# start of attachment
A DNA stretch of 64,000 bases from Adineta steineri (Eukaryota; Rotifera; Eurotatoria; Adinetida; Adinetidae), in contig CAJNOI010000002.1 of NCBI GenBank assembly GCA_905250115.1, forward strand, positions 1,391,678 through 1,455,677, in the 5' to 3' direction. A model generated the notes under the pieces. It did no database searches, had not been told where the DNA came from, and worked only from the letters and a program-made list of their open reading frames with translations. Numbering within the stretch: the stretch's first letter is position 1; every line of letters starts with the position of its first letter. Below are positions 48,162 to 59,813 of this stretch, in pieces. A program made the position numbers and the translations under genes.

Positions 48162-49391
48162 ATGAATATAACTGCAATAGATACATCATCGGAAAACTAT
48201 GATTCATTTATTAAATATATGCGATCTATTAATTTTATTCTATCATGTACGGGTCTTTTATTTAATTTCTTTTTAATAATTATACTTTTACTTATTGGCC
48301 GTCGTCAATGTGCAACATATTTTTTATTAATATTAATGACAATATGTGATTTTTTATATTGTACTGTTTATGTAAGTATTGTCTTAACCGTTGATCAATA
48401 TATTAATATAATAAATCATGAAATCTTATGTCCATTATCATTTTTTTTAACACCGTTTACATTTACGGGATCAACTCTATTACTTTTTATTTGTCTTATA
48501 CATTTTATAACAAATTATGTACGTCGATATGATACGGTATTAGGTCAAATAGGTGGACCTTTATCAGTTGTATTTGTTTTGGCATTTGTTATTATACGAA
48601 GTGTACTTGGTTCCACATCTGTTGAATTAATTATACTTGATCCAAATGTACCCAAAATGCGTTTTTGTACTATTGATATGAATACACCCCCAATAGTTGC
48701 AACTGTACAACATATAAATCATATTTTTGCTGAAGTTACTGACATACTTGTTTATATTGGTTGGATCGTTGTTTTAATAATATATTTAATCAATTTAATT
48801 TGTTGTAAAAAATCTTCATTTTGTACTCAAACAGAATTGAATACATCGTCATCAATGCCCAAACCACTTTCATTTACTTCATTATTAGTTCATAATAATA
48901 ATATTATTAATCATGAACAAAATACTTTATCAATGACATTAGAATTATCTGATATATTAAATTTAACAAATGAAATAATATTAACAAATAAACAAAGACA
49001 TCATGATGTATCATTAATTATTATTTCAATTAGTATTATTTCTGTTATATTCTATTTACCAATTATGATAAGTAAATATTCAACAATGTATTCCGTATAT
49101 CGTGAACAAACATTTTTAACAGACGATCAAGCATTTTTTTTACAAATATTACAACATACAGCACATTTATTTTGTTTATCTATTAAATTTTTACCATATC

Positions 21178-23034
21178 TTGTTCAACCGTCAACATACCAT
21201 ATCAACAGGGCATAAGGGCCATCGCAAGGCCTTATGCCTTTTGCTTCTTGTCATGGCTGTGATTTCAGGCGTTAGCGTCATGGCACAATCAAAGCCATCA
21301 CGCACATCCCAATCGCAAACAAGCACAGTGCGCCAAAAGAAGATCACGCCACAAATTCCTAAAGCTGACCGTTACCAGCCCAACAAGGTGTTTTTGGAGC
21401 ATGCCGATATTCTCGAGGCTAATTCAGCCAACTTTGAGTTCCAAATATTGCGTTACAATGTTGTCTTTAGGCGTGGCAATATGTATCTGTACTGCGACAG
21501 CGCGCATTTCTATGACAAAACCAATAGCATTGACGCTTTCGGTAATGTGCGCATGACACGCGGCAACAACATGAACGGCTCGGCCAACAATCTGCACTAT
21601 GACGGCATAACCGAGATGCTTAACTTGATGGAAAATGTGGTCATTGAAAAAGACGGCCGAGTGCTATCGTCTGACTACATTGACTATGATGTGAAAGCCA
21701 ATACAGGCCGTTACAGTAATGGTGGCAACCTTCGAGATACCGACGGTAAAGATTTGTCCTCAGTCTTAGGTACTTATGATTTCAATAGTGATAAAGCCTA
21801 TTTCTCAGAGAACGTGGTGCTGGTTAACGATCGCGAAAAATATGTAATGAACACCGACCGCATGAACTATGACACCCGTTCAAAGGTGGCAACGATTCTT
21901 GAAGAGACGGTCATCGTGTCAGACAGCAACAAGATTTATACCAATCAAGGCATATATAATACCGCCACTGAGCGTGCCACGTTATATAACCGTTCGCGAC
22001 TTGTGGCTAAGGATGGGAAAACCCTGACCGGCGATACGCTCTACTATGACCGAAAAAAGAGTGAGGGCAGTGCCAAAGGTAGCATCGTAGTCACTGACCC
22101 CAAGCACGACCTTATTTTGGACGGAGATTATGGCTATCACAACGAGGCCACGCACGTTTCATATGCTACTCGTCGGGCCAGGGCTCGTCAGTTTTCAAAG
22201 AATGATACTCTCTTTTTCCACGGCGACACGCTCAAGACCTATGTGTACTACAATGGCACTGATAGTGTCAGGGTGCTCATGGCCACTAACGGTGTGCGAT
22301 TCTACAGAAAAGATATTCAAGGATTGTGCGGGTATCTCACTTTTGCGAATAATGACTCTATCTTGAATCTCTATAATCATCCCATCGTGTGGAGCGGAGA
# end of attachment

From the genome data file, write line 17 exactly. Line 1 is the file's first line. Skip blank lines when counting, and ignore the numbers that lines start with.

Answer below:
21301 CGCACATCCCAATCGCAAACAAGCACAGTGCGCCAAAAGAAGATCACGCCACAAATTCCTAAAGCTGACCGTTACCAGCCCAACAAGGTGTTTTTGGAGC